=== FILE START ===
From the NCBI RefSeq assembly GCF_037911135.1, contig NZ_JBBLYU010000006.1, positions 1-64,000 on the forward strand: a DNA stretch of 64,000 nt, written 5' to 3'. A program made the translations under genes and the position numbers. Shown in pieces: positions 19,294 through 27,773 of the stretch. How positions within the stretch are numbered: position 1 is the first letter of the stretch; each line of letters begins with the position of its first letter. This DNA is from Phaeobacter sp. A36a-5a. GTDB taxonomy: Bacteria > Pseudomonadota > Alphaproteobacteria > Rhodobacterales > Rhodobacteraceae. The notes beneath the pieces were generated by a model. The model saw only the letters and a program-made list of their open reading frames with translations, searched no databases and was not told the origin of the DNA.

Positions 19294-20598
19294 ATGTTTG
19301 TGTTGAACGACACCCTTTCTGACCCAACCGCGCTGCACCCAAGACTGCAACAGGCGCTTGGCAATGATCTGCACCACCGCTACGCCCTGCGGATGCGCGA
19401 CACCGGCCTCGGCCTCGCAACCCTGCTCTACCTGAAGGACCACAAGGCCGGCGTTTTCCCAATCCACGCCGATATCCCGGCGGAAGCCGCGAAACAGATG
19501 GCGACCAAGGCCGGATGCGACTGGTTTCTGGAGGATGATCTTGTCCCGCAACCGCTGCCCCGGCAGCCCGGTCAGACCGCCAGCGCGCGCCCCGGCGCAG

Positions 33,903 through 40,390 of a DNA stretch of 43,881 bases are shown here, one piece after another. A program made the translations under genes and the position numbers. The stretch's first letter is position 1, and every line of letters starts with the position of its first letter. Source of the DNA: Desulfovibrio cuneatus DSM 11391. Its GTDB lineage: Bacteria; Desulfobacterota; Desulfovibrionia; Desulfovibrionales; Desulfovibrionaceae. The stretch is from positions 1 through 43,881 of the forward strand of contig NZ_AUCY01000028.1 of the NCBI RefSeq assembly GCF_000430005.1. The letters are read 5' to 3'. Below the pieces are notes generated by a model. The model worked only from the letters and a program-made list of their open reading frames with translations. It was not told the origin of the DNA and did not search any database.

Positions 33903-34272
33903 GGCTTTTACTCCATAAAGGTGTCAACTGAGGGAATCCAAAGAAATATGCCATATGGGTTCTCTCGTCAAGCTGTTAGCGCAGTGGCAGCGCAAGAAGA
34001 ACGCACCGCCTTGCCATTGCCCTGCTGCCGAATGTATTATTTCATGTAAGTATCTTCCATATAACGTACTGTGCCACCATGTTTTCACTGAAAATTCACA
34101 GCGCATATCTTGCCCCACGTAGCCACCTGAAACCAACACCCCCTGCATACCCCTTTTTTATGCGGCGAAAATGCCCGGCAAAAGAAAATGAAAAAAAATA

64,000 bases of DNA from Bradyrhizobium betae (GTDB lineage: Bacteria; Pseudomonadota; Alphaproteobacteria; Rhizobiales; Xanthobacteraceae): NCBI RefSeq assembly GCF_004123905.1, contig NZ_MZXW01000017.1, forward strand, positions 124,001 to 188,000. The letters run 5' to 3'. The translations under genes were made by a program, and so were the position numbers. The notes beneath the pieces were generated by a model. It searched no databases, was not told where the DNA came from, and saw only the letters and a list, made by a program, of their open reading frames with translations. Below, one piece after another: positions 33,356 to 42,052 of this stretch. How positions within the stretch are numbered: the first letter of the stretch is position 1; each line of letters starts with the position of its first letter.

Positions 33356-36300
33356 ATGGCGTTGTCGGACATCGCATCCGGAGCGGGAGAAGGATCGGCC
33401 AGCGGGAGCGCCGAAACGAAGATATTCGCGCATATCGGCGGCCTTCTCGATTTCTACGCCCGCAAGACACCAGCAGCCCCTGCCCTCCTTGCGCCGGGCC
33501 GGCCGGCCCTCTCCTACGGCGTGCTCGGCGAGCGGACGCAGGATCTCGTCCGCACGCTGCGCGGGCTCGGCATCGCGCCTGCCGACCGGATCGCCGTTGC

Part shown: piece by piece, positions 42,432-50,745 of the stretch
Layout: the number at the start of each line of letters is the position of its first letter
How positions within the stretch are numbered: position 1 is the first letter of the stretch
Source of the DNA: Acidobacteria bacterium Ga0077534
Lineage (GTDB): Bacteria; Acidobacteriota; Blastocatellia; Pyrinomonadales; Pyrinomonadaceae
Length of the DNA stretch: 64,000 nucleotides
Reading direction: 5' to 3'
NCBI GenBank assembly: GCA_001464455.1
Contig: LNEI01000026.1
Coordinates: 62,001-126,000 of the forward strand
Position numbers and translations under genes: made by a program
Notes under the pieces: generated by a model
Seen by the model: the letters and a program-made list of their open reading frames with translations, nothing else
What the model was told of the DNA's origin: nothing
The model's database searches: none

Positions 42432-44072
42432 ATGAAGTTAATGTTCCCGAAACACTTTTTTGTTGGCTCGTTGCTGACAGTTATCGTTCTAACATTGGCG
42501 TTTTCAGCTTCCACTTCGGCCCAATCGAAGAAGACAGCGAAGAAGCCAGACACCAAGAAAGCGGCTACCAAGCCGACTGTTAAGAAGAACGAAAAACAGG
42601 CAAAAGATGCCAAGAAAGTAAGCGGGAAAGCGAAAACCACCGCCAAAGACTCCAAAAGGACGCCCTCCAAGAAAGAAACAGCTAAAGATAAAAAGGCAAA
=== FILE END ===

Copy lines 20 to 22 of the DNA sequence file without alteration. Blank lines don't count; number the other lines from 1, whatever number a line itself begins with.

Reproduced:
Source of the DNA: Acidobacteria bacterium Ga0077534
Lineage (GTDB): Bacteria; Acidobacteriota; Blastocatellia; Pyrinomonadales; Pyrinomonadaceae
Length of the DNA stretch: 64,000 nucleotides